Bucks coach Mike Budenholzer is optimistic about Giannis Antetokounmpo’s future following productive and fruitful communication during the offseason.
Antetokounmpo can become a free agent at the end of the 2020-21 NBA season, when he will be eligible for a supermax contract extension worth around $254 million.
It remains to be seen whether the two-time reigning NBA MVP will stay in Milwaukee or depart for new pastures amid links to the likes of the Heat, Raptors and Mavericks.
As the Bucks prepare for the start of the season, which tips off Dec. 22, Budenholzer told reporters: “The conversations with Giannis have been great this summer. He’s incredibly supportive of us and everything we’re trying to do to make this team the best it can be, and the same for us to support him.
“It’s a big decision. I think the communication between he and I has been really good, really productive, fruitful.
“Same with [general manager] Jon [Horst], so we feel really good about the communication with Giannis throughout the summer and offseason.”
Antetokounmpo averaged 29.5 points, 13.6 rebounds and 5.6 assists per game during the regular season in becoming the first player to receive MVP honors in successive seasons since Warriors star Stephen Curry in 2015 and 2016.
The 25-year-old led the Bucks with 30.4 minutes per game during the regular season. In NBA history, there has only been one team to win the NBA title without having a player average at least 32 minutes per game in the regular season: the 2013-14 San Antonio Spurs.
“I have a lot of respect for Giannis,” Bucks teammate Khris Middleton said. “In my situation last year, he told me how he felt, and that’s all I can do in return.
“I think we’re more than friends at this point. We’ve spent eight years together. We’ve been through a lot together also, so, at the end of the day, I want him to do what’s best for him and his family.
“He knows that I deeply want him to return and sign this extension, but at the same time, I know he’s got a big decision that he’s got to work through himself and with his family at home because those are the most important people.
“Whatever he does, he knows that I’ll support him to the fullest, so I’ve talked to him. I give him my two cents and my opinion or try to convince him, but at the end of the day, I’m going to always love him and appreciate whatever he has to do.”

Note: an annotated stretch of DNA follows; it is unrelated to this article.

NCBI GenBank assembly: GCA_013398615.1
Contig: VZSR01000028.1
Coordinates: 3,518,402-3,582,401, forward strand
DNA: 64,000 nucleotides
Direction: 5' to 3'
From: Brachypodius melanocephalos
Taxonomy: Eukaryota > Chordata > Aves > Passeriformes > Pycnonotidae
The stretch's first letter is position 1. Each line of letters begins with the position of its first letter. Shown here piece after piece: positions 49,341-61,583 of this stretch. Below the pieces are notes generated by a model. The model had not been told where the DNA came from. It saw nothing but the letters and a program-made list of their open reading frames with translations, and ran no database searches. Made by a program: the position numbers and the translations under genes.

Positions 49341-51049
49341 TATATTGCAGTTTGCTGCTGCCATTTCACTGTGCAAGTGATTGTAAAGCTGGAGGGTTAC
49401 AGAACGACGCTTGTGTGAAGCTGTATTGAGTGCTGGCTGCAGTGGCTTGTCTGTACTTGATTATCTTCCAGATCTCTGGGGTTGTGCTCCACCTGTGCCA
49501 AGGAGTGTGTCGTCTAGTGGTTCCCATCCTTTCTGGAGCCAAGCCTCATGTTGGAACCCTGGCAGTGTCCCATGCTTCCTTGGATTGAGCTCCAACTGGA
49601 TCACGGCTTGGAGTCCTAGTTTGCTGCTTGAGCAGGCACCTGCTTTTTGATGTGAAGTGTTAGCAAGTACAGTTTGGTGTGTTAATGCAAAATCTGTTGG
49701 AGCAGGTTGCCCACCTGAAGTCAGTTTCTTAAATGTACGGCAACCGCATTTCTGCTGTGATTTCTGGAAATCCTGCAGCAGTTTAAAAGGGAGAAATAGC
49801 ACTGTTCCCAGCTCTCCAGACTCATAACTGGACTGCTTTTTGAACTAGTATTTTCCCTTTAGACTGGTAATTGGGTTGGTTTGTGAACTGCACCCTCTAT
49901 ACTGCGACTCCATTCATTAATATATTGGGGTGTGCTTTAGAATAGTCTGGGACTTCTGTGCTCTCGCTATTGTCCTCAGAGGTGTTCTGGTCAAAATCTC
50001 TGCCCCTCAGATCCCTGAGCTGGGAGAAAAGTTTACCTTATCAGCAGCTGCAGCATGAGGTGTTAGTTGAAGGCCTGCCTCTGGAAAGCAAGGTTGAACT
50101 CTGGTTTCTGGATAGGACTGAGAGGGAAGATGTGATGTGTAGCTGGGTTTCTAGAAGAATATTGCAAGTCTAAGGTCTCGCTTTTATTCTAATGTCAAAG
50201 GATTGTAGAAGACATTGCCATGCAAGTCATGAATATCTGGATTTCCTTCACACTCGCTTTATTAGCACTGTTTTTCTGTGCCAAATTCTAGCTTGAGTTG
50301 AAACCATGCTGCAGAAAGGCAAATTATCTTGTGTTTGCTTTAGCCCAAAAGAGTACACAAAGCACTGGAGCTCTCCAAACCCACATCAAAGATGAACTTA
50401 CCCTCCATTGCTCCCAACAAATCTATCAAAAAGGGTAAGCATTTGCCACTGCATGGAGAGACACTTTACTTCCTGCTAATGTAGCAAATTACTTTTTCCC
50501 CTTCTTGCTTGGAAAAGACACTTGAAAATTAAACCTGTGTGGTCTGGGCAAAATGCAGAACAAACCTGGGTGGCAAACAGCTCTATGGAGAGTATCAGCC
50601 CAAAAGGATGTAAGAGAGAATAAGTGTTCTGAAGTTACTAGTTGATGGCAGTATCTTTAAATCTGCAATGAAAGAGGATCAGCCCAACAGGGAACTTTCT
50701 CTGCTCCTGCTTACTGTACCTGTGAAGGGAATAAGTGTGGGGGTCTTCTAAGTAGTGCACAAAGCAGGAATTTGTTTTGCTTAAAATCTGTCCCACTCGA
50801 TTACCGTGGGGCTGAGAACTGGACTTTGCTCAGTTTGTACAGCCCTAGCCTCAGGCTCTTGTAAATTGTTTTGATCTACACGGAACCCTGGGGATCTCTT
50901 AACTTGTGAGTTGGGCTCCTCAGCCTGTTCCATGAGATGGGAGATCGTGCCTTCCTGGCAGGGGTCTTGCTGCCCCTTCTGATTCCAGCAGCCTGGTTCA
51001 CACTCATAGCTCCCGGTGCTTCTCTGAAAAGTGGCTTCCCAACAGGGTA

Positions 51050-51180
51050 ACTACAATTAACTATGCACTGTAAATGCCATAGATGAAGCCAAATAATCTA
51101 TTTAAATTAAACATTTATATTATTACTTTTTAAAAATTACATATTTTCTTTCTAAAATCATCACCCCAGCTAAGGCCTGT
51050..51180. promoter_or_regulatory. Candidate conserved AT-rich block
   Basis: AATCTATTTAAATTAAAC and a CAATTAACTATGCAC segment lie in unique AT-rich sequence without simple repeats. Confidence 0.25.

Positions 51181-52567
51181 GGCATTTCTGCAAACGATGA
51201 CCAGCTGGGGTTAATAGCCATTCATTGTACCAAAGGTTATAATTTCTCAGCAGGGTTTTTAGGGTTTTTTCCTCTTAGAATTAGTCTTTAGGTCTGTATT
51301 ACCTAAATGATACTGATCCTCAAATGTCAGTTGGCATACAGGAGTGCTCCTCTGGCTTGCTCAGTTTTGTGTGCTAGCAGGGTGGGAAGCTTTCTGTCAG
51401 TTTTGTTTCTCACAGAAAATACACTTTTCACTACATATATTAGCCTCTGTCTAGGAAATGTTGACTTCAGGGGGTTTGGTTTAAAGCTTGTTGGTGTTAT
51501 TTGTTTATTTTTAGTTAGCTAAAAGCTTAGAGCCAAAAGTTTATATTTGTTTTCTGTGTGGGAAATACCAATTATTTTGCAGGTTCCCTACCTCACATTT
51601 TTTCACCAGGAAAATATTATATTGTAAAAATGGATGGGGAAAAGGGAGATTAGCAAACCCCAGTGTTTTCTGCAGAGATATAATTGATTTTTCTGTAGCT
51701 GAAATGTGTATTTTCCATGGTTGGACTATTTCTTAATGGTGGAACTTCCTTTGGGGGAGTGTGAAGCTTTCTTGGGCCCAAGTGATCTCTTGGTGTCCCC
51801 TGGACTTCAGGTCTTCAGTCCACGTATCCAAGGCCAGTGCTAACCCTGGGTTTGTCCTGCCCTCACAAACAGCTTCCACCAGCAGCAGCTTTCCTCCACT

The Bucks — who are eyeing a first championship since 1971 — suffered disappointment in the playoffs last season, going out in a 4-1 Eastern Conference semifinals series loss to the Heat.
Milwaukee owned a league-best 56-17 record, but its form faded dramatically following the restart at Walt Disney World Resort amid the coronavirus pandemic.
The Bucks became the first team in NBA history to have more losses (4-9) in their final 13 regular-season games than they did in the entire campaign prior to that (52-8).
“We always embraced and feel fortunate that we feel we have the roster, we feel like we have players that are incredibly talented on both ends of the court and we’re in the mix to be the last team standing,” said Budenholzer, whose team will begin its season against the Celtics on Dec. 23.
“But there’s a process that every team’s got to go through to get there. I think the goal is real, the opportunity is real, but I think that if you’re an organization or a team that doesn’t embrace that, you’re probably maybe in the wrong business, but at the same time, to think that a season is championship-or-bust is certainly not the way we’ve approached it.
“We really embrace competition, we embrace the playoffs, we embrace the opportunity and we want to be that last team standing, but that phrase is just something that doesn’t resonate with me or, I think, our group or organizationally.”